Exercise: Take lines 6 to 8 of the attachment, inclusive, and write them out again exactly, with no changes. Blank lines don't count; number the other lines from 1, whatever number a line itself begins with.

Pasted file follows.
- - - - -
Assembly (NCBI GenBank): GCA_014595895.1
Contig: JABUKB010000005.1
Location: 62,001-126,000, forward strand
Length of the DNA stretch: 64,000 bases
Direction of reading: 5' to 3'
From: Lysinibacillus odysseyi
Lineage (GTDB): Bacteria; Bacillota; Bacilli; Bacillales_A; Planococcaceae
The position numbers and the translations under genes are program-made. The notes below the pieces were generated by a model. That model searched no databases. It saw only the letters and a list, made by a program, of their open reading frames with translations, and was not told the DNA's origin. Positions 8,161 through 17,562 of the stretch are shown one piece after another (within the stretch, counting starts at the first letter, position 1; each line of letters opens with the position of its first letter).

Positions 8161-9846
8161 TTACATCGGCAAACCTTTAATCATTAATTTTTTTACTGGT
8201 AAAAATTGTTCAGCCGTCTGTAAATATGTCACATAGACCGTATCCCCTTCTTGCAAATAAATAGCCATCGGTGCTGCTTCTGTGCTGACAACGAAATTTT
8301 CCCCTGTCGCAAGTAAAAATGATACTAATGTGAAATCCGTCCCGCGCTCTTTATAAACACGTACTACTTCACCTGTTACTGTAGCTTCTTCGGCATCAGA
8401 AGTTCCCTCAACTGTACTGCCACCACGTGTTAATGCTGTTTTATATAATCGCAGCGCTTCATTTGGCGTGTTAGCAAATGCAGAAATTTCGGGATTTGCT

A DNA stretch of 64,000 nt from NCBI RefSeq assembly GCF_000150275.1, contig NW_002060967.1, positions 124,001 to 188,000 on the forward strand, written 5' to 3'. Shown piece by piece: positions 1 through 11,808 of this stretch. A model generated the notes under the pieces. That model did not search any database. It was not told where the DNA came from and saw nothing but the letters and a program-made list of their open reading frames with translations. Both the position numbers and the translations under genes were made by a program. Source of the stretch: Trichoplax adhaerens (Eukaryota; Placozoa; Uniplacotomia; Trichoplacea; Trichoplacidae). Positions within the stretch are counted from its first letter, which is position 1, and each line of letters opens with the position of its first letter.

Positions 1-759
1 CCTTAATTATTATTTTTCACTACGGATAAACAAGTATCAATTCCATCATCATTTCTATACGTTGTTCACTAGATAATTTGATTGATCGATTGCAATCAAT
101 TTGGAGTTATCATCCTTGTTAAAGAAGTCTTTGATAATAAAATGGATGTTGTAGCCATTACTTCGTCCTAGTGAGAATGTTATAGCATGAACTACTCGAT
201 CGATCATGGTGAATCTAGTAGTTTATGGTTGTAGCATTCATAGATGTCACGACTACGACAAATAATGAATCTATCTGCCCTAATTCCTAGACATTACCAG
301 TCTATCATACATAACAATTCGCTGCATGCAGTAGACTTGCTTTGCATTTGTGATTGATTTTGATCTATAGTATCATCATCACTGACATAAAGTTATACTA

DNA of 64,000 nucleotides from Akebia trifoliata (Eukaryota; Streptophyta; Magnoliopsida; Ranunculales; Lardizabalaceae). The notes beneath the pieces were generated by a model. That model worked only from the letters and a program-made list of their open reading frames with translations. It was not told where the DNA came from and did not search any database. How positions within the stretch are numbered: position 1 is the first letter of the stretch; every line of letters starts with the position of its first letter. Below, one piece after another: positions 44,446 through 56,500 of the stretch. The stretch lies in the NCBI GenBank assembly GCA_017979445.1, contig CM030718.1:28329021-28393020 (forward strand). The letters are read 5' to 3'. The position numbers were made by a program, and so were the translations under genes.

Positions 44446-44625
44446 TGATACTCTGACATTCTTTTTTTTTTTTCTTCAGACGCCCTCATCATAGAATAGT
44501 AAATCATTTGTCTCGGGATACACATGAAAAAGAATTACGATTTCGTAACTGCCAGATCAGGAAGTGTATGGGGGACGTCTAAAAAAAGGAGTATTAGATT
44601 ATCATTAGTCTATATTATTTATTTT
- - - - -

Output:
From: Lysinibacillus odysseyi
Lineage (GTDB): Bacteria; Bacillota; Bacilli; Bacillales_A; Planococcaceae
The position numbers and the translations under genes are program-made. The notes below the pieces were generated by a model. That model searched no databases. It saw only the letters and a list, made by a program, of their open reading frames with translations, and was not told the DNA's origin. Positions 8,161 through 17,562 of the stretch are shown one piece after another (within the stretch, counting starts at the first letter, position 1; each line of letters opens with the position of its first letter).